Special Issue "Biostimulants in Plants Science"

A special issue of Plants (ISSN 2223-7747). This special issue belongs to the section "Phytochemistry".

Deadline for manuscript submissions: 31 January 2021.

Special Issue Editor

Dr. Andrea Ertani
Website
Guest Editor
Department of Agricultural, Forest and Food Sciences, DISAFA, Vegetable Crops and Medicinal and Aromatic Plants, VEGMAP, University of Turin, Grugliasco, Italy
Interests: biostimulants; plant physiology; horticulture; hydroponics; postharvest; secondary metabolism
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Special Issue Information

Dear Colleagues,

The demand for natural products has augmented in recent years due to the increase in intolerance shown against certain chemical compounds used in agriculture by humans. In response to this problem, innovative methods and novel matrices have been exploited to obtain products that are able to increase the efficiency of plant nutrient use. One approach to increasing crop productivity is the development of environment-friendly organic products named biostimulants which stimulate plant growth by enhancing the efficiency of chemical fertilizers. Plant biostimulants are substances and/or micro-organisms that can promote plant growth and yield and improve produce quality as well as resource use efficiency when applied to crops in low amounts. Biostimulants include humic substances, protein hydrolysates, seaweed, plant extracts, and beneficial microorganisms. These compounds have been shown to influence the metabolism, enhance the productivity, and increased the tolerance of plants to environmental adverse conditions. Conversely, the specific physiological mechanisms underlying plant-biostimulant interactions remain partially unknown. Consequently, scientific research needs to elucidate the mechanisms activated by biostimulants.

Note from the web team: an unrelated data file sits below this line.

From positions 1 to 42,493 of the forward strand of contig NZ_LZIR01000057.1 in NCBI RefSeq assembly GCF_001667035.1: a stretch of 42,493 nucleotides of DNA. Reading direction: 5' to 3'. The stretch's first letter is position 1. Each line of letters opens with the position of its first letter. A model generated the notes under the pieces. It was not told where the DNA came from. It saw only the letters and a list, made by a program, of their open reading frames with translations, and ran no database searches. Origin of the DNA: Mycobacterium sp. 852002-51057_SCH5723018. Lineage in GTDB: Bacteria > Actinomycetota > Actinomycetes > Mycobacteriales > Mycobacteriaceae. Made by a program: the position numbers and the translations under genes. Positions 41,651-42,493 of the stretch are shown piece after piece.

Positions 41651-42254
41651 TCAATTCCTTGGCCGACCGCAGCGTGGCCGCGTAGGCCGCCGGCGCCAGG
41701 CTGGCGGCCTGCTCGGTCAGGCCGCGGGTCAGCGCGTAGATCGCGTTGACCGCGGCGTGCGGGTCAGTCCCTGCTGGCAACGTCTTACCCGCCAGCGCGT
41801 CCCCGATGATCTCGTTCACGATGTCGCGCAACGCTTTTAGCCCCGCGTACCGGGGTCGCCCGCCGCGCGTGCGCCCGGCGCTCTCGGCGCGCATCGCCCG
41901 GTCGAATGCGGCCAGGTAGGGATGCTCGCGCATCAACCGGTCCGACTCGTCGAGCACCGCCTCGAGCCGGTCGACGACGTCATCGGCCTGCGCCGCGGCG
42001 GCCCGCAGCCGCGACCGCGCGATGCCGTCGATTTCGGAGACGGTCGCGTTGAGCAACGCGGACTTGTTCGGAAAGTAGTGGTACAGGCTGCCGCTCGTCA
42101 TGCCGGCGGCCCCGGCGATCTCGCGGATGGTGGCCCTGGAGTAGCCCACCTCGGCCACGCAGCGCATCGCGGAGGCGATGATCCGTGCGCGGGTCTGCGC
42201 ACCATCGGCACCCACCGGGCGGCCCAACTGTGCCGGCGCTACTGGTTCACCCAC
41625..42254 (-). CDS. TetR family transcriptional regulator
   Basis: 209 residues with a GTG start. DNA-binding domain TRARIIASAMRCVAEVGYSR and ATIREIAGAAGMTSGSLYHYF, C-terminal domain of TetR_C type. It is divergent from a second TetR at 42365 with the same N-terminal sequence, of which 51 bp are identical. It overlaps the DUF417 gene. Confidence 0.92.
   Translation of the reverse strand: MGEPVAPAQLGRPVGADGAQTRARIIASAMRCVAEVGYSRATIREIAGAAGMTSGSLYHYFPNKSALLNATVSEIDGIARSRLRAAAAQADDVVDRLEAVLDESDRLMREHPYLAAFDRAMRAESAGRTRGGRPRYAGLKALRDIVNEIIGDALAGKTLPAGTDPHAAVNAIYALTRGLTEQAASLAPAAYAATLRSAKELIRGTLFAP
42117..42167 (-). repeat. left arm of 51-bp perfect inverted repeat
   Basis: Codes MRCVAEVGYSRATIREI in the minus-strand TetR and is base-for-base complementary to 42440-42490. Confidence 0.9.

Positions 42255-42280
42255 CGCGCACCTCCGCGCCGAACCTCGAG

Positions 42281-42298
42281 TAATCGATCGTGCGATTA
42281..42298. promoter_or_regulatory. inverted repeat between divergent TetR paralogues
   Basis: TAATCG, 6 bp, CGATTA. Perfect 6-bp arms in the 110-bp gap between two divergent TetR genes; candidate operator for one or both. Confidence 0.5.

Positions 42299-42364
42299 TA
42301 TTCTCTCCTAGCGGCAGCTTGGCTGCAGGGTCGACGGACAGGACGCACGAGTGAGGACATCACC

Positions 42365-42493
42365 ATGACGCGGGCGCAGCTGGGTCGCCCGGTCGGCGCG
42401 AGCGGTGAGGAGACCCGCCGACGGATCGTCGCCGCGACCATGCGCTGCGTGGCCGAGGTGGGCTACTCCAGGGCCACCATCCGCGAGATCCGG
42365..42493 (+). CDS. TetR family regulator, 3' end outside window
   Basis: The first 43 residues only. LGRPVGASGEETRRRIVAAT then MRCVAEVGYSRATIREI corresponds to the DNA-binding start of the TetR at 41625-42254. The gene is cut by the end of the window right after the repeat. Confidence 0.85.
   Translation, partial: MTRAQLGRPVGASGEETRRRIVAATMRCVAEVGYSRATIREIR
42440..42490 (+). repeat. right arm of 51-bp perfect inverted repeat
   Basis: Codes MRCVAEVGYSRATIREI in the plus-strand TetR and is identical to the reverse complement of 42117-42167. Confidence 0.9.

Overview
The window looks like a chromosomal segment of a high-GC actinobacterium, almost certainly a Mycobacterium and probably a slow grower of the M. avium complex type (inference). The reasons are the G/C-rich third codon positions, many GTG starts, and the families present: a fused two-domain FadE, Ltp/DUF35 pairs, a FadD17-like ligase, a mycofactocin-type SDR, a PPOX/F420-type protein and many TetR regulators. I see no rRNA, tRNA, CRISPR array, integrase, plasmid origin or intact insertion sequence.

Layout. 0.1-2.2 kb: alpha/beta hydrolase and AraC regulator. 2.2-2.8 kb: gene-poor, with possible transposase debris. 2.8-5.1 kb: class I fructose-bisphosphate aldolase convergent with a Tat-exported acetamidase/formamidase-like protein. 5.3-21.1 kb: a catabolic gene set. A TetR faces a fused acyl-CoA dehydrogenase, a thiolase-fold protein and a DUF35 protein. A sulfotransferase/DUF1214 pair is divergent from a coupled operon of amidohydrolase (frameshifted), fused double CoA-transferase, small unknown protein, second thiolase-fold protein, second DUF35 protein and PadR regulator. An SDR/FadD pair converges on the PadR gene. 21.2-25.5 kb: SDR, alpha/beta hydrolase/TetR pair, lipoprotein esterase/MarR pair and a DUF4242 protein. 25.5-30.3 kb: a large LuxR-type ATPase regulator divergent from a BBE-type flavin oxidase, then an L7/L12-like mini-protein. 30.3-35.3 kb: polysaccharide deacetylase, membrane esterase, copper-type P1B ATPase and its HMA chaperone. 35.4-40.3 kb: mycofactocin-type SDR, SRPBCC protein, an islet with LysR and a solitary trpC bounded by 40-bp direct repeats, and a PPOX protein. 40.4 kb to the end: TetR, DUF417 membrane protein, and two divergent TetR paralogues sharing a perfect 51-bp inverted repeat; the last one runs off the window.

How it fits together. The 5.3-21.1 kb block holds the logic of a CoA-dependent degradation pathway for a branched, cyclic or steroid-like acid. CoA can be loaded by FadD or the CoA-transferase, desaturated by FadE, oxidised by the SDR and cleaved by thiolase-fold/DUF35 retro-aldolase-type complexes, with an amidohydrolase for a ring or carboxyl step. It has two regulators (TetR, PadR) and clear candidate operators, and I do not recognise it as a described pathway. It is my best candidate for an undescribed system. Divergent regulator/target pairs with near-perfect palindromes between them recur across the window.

This Special Issue of Plants aims to present a collection of high quality relevant scientific papers to promote discussions and inform the scientific community of significant new information within this new field.

Dr. Andrea Ertani
Guest Editor

Manuscript Submission Information

Manuscripts should be submitted online at www.mdpi.com by registering and logging in to this website. Once you are registered, click here to go to the submission form. Manuscripts can be submitted until the deadline. All papers will be peer-reviewed. Accepted papers will be published continuously in the journal (as soon as accepted) and will be listed together on the special issue website. Research articles, review articles as well as short communications are invited. For planned papers, a title and short abstract (about 100 words) can be sent to the Editorial Office for announcement on this website.

Submitted manuscripts should not have been published previously, nor be under consideration for publication elsewhere (except conference proceedings papers). All manuscripts are thoroughly refereed through a single-blind peer-review process. A guide for authors and other relevant information for submission of manuscripts is available on the Instructions for Authors page. Plants is an international peer-reviewed open access monthly journal published by MDPI.

Please visit the Instructions for Authors page before submitting a manuscript. The Article Processing Charge (APC) for publication in this open access journal is 1600 CHF (Swiss Francs). Submitted papers should be well formatted and use good English. Authors may use MDPI's English editing service prior to publication or during author revisions.

Keywords

  • plant biostimulants
  • natural substances
  • protein hydrolysates
  • seaweed and plant extracts
  • humic substances
  • abiotic stresses
  • organic agriculture

Published Papers (6 papers)

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Research

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Open AccessArticle
Comparison of Biostimulant Treatments in Acmella oleracea Cultivation for Alkylamides Production
Plants 2020, 9(7), 818; https://doi.org/10.3390/plants9070818 - 29 Jun 2020
Abstract
Acmella oleracea is a promising cosmetic, nutraceutical, and pharmaceutical ingredient, and plants with high levels of active compounds are needed in the market. Cultivation can be valuable if sufficient levels of alkylamides are present in plant material. In this regard the application of [...] Read more.